- The pigment BREAKS DOWN. It is not apparent in all of the pigments, but in one of my attached images, the blue ink I used clearly shows that the blue breaks down to a purple and a lighter blue shade. I only added water to this color when I wanted to spread it. While the effect is beautiful, this is NOT what you should expect from watercolor pens, because the color it is supposed to be isn't there.
- Limited colors. As I find myself getting more and more invested with watercoloring and card making, I have found myself needing more and more diversity in colors. Right now the Kuretake Clean Color brush pens are very popular, and before I didn't want to invest in those markers and instead bought these. Now I realize that the investment for those Kuretake pens are worth it, since these unfortunately are not doing a great job. Currently I have the 80-set ordered (they are miraculously cheaper on Amazon than the 60 or 36 packs of the SAME PENS, huh) and will review those once they've arrived to play with.
I've attached pictures of the swatches too. If you take a look at some of the colors, you can see what I mean by the spreading/activation that I mentioned in the bullet points above. For the swatches, I applied a block of color, then tried to spread it with my water brush. The gradation wasn't great, either.
I am not a painter - and especially don't consider myself a watercolor expert. I just like to play...mixing paints and other mediums into strange soups and concoctions. I don't really pay attention to what I'm doing - I feel like adding something, or playing with some supply, and I go for it. If I don't like it I can always scrape it off, sop it up, or paint over it. This no-fear method has been working exceptionally well for me - and these are among the supplies I reach for the most. This will sound really odd (not if you knew me lol), but last night I used these to make gray male hair for a Styrofoam mannequin male head I'm making. (It's part of an all-out Halloween display I'm making for my back deck.) I unrolled a bunch of cotton balls (all I had on hand), put them in a little cup like the ones you get when you order take out and get a sauce. I painted the top of this cotton pile with the gray watercolor brush pen...then dumped water into the little cup. I began using my pan watercolors and a brush to add more gray and black to the cotton-filled water...but I wasn't getting the dark color I really wanted. Back to coloring the wet cotton with these brush pens.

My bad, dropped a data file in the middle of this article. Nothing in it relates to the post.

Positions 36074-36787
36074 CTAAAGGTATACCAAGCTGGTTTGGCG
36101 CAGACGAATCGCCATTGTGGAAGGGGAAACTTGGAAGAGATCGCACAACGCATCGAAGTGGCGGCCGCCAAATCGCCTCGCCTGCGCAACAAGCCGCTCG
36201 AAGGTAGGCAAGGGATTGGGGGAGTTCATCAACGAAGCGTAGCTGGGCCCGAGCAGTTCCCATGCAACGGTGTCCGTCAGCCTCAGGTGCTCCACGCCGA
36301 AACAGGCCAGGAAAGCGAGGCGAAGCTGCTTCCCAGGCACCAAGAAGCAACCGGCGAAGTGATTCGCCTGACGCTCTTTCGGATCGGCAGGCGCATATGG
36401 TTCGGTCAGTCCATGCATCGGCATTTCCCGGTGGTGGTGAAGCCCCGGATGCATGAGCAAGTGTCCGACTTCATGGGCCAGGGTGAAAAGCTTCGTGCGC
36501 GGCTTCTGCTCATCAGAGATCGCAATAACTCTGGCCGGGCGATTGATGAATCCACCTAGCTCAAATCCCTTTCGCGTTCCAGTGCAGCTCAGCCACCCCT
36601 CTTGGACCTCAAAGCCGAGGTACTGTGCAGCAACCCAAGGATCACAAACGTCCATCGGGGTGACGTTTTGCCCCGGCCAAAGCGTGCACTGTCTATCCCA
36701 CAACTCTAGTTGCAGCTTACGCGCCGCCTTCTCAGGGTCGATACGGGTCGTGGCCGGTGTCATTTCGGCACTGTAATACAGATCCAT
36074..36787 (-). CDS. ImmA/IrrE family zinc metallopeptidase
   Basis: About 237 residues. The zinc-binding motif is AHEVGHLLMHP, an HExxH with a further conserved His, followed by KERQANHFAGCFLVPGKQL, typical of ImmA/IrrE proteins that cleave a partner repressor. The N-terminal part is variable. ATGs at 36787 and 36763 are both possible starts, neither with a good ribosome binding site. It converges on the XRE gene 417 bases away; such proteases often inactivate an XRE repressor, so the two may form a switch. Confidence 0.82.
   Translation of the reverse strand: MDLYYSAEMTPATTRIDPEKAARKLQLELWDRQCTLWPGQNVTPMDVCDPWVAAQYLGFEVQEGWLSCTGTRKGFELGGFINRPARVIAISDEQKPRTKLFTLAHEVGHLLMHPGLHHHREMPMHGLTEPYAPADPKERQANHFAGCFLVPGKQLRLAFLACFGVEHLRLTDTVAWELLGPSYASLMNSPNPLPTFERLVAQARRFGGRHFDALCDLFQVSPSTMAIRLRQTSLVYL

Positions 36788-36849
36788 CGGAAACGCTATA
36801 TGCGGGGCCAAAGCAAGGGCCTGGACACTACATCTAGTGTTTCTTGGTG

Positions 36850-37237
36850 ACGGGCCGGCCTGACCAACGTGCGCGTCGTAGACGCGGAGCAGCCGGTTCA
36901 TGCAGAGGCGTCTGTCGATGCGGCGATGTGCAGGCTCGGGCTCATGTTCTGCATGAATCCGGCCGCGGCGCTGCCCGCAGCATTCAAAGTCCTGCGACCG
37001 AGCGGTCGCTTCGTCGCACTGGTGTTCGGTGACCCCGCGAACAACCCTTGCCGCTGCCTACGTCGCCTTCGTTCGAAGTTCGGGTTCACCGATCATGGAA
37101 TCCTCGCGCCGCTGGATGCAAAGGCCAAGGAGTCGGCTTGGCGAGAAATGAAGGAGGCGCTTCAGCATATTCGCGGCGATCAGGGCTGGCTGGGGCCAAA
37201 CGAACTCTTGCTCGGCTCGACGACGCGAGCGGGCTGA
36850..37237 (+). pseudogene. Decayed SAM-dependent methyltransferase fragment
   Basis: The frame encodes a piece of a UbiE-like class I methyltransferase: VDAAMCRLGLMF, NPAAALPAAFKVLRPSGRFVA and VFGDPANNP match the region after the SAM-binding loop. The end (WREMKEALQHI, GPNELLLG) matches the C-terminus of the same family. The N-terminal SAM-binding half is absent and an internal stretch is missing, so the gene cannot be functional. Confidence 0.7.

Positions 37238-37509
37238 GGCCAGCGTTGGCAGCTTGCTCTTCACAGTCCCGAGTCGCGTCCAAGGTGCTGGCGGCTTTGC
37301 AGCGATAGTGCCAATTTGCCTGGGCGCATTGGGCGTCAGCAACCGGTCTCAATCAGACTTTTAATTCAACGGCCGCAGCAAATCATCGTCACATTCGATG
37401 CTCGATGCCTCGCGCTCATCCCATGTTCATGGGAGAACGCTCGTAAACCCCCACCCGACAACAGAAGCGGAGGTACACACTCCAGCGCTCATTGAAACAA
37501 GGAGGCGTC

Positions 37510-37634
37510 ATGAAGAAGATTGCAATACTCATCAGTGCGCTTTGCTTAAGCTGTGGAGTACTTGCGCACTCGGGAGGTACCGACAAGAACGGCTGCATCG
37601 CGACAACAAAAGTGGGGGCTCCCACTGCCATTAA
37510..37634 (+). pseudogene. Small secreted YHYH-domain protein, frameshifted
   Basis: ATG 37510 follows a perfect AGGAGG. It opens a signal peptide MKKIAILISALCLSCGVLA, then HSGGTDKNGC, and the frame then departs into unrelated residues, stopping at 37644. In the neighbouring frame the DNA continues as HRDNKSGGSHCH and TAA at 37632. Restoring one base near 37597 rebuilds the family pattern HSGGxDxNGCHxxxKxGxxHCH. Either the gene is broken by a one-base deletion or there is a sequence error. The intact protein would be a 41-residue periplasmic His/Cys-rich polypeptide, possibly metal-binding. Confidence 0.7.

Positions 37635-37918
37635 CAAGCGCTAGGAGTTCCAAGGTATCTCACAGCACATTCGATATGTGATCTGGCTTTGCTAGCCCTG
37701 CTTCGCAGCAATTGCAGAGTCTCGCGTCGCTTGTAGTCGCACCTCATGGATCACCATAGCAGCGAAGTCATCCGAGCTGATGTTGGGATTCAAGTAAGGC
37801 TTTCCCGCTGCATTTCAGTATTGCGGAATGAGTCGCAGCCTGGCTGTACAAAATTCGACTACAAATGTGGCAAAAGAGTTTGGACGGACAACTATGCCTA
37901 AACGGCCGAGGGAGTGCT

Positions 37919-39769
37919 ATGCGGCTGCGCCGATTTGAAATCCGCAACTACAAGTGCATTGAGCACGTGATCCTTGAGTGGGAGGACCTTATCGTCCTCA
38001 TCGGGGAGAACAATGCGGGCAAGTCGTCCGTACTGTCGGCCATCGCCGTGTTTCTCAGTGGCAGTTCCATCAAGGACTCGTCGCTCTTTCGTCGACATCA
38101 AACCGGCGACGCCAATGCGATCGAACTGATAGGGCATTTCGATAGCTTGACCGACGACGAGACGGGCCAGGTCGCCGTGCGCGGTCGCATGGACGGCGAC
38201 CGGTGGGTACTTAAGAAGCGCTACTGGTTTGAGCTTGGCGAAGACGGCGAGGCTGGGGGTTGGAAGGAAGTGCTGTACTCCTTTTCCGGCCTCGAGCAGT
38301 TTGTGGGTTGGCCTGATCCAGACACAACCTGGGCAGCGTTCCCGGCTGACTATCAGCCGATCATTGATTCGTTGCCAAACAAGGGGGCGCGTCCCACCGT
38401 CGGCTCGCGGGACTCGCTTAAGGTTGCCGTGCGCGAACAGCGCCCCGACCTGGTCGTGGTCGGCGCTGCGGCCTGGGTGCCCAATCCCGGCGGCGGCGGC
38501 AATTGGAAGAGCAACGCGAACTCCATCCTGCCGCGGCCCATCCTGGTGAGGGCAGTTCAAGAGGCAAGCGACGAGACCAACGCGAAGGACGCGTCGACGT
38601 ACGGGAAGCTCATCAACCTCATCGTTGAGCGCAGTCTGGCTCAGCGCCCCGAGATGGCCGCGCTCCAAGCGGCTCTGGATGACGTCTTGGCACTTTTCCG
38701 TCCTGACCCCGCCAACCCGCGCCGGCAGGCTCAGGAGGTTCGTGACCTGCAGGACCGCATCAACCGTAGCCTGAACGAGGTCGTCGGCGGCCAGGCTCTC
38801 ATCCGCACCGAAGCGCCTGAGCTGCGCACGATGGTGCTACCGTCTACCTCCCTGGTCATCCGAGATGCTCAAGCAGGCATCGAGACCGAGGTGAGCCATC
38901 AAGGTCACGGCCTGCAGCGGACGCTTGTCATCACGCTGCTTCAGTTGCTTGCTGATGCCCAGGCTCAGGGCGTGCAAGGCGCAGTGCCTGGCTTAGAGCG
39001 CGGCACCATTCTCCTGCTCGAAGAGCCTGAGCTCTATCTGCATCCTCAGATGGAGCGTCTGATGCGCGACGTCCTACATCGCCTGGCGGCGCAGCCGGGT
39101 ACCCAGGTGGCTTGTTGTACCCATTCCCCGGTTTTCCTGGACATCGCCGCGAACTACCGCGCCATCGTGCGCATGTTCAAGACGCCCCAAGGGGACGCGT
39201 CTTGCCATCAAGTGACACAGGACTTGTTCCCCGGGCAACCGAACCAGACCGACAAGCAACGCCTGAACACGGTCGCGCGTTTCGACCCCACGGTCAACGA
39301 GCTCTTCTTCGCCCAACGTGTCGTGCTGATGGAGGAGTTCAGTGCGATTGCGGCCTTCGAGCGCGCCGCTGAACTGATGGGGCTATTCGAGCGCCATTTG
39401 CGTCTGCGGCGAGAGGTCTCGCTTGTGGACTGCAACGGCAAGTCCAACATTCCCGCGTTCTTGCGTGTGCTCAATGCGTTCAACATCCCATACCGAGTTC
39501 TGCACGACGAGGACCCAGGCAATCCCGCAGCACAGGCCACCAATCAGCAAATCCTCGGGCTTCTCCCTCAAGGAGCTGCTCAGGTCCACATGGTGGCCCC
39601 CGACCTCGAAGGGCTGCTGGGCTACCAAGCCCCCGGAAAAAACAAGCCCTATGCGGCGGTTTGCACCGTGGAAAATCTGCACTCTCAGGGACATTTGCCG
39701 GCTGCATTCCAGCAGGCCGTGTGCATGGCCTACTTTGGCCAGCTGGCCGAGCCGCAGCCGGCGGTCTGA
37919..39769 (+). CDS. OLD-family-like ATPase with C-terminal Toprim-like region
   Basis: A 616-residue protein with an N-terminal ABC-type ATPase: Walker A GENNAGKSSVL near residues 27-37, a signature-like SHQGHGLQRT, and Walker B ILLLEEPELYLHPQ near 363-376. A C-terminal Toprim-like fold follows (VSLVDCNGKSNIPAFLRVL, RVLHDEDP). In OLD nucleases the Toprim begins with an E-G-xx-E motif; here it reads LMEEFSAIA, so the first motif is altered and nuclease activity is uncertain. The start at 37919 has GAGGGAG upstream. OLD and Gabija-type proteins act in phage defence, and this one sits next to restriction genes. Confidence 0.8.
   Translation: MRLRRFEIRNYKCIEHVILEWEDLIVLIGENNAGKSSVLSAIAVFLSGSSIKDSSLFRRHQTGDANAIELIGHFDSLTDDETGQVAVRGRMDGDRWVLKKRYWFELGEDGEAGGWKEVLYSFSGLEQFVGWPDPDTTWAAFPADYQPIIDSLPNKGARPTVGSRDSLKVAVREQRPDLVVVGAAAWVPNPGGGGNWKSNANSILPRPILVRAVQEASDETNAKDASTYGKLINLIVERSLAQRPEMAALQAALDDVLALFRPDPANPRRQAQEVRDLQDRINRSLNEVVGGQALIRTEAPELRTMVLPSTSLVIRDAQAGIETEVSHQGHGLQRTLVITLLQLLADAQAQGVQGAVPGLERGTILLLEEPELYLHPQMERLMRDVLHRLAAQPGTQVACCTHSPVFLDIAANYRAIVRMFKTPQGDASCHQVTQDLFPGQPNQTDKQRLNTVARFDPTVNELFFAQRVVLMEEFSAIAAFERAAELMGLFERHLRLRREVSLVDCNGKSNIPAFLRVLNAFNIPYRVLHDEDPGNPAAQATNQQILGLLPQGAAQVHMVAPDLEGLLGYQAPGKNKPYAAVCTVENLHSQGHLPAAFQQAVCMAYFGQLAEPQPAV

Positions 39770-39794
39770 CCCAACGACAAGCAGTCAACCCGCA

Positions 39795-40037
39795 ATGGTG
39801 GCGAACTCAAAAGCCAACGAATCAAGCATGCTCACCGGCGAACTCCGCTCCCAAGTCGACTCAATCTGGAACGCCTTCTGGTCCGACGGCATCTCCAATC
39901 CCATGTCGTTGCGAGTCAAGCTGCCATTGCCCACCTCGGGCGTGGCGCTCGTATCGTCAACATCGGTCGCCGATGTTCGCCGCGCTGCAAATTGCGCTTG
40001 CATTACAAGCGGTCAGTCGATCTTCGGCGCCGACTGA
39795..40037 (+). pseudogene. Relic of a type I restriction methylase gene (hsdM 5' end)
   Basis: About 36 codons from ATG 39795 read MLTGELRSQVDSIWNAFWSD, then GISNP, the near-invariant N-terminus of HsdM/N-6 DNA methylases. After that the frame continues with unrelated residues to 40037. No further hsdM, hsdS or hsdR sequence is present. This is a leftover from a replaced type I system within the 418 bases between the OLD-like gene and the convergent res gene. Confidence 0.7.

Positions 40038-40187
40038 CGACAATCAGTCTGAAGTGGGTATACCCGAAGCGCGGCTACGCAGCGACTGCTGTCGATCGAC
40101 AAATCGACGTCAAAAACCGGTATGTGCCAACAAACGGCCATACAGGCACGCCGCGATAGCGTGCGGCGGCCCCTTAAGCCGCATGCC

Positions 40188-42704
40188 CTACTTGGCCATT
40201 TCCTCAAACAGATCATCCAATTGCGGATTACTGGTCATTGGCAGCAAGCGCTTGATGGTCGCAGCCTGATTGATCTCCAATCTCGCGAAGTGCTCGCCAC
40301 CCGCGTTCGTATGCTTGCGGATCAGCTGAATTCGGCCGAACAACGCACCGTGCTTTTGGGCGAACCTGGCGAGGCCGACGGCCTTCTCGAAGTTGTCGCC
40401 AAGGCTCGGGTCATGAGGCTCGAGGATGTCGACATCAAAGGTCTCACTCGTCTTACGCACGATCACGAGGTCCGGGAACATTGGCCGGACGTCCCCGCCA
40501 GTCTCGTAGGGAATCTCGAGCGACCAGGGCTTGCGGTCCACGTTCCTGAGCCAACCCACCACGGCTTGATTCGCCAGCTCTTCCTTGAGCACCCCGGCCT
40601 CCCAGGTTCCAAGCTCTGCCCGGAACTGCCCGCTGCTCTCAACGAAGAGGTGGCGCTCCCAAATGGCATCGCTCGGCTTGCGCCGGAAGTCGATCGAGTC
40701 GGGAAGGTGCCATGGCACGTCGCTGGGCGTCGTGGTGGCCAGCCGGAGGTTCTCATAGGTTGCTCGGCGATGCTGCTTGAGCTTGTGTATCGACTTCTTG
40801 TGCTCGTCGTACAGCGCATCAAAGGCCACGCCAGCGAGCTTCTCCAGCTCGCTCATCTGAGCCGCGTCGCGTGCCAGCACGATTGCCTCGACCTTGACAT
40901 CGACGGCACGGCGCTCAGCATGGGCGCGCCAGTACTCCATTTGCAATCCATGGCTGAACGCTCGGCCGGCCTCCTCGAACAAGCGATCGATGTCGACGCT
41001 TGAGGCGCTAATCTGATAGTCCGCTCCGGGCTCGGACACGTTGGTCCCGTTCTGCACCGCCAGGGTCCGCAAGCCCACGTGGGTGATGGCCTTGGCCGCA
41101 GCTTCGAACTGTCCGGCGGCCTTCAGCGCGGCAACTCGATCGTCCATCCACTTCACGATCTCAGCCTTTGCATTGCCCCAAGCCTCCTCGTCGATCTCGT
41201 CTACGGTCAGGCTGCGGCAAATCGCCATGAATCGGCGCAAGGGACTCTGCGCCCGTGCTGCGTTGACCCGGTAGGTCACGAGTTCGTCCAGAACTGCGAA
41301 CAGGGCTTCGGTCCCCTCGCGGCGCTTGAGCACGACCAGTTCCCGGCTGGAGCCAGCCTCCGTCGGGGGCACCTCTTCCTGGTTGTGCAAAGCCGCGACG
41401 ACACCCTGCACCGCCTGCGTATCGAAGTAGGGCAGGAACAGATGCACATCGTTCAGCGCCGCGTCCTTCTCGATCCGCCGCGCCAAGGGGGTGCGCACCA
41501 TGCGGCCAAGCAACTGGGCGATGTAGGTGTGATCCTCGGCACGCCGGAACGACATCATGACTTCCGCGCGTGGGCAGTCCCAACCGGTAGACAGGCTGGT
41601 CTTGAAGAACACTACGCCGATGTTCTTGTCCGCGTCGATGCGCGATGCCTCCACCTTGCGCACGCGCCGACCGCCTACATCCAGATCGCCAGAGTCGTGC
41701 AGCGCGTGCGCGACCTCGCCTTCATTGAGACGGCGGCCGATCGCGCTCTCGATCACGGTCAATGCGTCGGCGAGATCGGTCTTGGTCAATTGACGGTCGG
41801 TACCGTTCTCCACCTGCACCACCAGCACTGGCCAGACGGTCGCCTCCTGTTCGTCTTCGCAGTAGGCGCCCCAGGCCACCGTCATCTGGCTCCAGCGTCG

I left the cotton sitting in the blackish water for awhile, then carefully wrung out the excess water, spread out the cotton again, then left it sitting on parchment paper overnight so it could dry. It turned out wonderfully, thanks to these Akashiya Sai Watercolor Brush Pens. I just started adding the hair to the head, but it really looks like my neighbor, which is who I'm modeling this guy after. Yes, my use is conventional - but I LOVE these, no matter the purpose!!
(I used the watercolor pens to add color to the textured flowers - done on a birch panel - in the first photo. The second and third photos depict a small portion of the cotton "hair".)